Updating bad block inode
I wish I had known this when I first created the arrays, but it didn't seem to be a major problem, and since my root filesystem isn't RAIDed, the procedure for correcting the problem was a bit simpler for me.
Skimming the article for relevant info, I hit on the following command to have While the process was running, I started reading the comments to the post, finding one from Paul that was very helpful. Pass 1: Checking inodes, blocks, and sizes Running additional passes to resolve blocks claimed by more than one inode...
yes Pass 2: Checking directory structure Pass 3: Checking directory connectivity Pass 4: Checking reference counts Pass 5: Checking group summary information Free blocks count wrong for group #8 (2347, counted=2331).After getting my RAID1 arrays running on my Ubuntu server, I moved the case back into the crawlspace under the stairs and powered it on.Later I started up an SSH but the connection was denied.I was using the rack in e Sata and got plenty of read errors.Now i switched to USB, it's not as fast, but no errors at all. That's the last thing I'll try if I get no solution) Because apparently blocks are not at all "bad", they were just reported so because the rack is faulty. the file /tmp/empty List being empty so that badblocks is fed an empty list of known bad blocks.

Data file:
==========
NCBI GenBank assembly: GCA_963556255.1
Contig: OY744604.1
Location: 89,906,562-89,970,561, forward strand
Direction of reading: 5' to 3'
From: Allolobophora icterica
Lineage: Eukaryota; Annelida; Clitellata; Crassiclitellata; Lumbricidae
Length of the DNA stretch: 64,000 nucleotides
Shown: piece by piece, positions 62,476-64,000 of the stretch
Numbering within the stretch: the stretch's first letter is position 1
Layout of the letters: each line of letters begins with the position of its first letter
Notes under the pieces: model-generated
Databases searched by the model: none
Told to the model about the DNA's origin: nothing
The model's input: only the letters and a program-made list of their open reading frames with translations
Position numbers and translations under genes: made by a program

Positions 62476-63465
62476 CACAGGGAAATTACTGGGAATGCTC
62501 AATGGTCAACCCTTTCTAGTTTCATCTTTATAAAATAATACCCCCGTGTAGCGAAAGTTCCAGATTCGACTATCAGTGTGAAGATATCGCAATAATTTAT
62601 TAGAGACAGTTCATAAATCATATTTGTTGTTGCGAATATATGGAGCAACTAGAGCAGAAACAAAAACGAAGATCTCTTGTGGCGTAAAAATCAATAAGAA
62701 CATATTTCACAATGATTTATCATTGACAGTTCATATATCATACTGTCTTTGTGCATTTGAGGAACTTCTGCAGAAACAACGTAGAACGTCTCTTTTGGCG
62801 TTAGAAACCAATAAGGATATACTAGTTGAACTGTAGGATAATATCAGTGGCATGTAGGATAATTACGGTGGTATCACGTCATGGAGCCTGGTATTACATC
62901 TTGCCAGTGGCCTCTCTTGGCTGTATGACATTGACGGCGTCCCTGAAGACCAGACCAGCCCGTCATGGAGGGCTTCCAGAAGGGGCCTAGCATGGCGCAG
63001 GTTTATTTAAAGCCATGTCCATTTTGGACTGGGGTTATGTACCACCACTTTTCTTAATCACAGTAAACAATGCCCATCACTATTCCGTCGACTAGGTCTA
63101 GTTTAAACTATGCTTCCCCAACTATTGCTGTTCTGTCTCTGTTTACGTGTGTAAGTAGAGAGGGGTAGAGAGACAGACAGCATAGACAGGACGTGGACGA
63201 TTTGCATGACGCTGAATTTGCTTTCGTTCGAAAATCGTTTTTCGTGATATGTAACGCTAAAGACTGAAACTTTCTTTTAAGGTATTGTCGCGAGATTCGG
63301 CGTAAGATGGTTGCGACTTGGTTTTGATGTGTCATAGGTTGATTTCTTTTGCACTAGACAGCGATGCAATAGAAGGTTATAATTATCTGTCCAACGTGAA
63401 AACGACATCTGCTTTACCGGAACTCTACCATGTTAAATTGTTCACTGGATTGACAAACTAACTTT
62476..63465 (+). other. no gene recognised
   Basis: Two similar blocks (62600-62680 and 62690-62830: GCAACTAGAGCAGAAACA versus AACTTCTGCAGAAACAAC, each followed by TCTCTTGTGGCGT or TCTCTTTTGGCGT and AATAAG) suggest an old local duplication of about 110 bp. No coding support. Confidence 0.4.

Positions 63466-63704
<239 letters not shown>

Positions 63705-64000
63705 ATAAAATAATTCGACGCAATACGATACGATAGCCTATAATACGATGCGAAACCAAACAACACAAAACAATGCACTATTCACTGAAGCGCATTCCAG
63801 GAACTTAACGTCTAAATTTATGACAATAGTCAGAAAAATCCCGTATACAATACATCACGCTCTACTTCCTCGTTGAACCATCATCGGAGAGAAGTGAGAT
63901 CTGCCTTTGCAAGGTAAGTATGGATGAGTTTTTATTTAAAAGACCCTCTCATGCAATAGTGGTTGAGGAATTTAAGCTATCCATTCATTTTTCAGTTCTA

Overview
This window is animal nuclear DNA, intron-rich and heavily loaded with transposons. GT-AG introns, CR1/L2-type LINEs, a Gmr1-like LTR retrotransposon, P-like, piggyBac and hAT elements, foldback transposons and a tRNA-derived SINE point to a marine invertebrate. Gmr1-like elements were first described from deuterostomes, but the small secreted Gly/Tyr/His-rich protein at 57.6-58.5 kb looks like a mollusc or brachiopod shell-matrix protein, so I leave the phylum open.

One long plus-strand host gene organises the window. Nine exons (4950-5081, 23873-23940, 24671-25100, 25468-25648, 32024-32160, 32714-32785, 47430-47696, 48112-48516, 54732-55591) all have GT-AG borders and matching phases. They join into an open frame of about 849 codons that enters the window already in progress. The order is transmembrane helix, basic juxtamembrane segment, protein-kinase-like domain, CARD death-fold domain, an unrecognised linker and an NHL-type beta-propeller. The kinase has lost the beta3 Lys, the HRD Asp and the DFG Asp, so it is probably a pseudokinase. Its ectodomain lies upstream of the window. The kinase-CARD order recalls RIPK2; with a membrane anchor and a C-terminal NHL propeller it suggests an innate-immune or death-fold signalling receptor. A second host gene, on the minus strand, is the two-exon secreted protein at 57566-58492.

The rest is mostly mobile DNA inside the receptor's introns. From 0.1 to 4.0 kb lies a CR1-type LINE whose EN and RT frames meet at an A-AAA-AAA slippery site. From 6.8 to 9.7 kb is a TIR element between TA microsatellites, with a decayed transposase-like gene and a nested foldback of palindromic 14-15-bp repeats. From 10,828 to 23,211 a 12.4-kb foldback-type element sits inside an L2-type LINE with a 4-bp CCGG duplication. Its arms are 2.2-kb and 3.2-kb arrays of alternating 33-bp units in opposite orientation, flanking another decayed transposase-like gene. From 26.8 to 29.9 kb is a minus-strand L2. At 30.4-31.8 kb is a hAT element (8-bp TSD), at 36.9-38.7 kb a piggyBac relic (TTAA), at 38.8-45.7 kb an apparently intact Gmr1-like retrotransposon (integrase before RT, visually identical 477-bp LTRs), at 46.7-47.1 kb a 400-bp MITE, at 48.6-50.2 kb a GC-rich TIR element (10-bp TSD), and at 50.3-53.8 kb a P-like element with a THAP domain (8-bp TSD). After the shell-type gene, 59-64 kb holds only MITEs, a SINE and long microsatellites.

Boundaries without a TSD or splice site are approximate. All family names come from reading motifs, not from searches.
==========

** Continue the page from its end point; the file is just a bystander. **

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In most cases the disk will automatically reallocate one or two damaged sectors and you should start planning on buying a new disk while your data is safe.